• Slate’s Isaac Chotiner speaks with The New York Times’s Jeremy W. Peters about reporting on Trump voters. Peters faced criticism for a recent A1 story that once again dove into the question of why Trump supporters continue to back the president. Peters defended his story, telling Chotiner “We ignored those people last time, or we kind of brushed them off as being followers of this cultish celebrity figure who would never amount to anything, and we didn’t take him seriously. Is that what [the critics] really want, to go back to ignoring this guy?”
  • Apple launched a special section of its News app dedicated to the 2018 midterm elections. CJR’s Mathew Ingram writes that “while the name Facebook didn’t appear anywhere in [Apple’s] press release, the description of the new section seemed like one long subtweet of the social network.”
  • Sean Spicer: talk show host? The New York Times’s Michael M. Grynbaum and Maggie Haberman report that the former press secretary is developing a talk show, tentatively titled “Sean Spicer’s Common Ground,” which would feature Spicer in casual conversations with notable figures. The project isn’t attached to any network, and there’s no guarantee that it will be picked up.
  • NYU’s Jay Rosen argues that it’s time for news outlets to suspend normal relations with the Trump presidency. Some examples of what that might look like? Rosen writes: “For The Washington Post it might be declining to participate in so-called background briefings. For NPR, it might be refusing to report false claims by the President unless they are served as a ‘truth sandwich’….For CNN, never going live to a Trump event—on the grounds that you will inevitably broadcast falsehoods if you do—would be a good start.”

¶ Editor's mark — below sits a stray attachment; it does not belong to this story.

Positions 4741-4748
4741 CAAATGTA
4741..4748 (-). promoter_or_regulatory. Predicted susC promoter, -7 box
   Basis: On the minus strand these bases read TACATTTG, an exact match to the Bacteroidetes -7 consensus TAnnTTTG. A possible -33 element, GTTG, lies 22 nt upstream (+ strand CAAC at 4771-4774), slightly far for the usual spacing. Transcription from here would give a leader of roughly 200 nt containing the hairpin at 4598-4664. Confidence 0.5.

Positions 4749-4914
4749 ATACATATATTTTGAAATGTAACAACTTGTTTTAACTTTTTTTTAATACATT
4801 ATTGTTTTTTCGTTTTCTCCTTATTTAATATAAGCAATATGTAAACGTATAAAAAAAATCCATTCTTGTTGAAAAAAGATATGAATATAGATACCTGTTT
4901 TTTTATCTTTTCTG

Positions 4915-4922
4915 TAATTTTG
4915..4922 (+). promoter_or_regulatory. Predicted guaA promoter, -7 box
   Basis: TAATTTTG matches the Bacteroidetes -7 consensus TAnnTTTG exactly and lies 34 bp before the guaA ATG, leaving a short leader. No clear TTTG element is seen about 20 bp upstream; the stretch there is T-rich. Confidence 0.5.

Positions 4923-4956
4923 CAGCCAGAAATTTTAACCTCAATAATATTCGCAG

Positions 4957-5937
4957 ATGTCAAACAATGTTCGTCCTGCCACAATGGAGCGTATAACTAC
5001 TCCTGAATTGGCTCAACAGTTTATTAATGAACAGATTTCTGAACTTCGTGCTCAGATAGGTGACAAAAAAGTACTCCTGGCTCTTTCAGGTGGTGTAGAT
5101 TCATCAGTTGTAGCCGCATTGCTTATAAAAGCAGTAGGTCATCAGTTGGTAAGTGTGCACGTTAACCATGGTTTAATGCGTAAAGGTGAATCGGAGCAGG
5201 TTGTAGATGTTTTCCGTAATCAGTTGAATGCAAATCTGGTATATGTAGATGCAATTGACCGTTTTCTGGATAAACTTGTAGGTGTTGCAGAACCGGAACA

• Hearst Magazines President David Carey is stepping down at the end of the year, reports the New York Post’s Keith J. Kelly. His decision “will immediately set off speculation on a successor for the company that managed in difficult times to emerge as one of the two most dominant magazine publishers,” Kelly writes.
  • For CJR, Chava Gourarie examines how conservatives parse the news, writing that “for Christian conservatives, and for conservatives in general, faith-based notions of what constitutes truth and how to find it deeply influence political discourse.”

ICYMI: Govt overreach, an affair, and muddied waters surrounding a press freedom case

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Pete Vernon is a CJR staff writer. Follow him on Twitter @ByPeteVernon.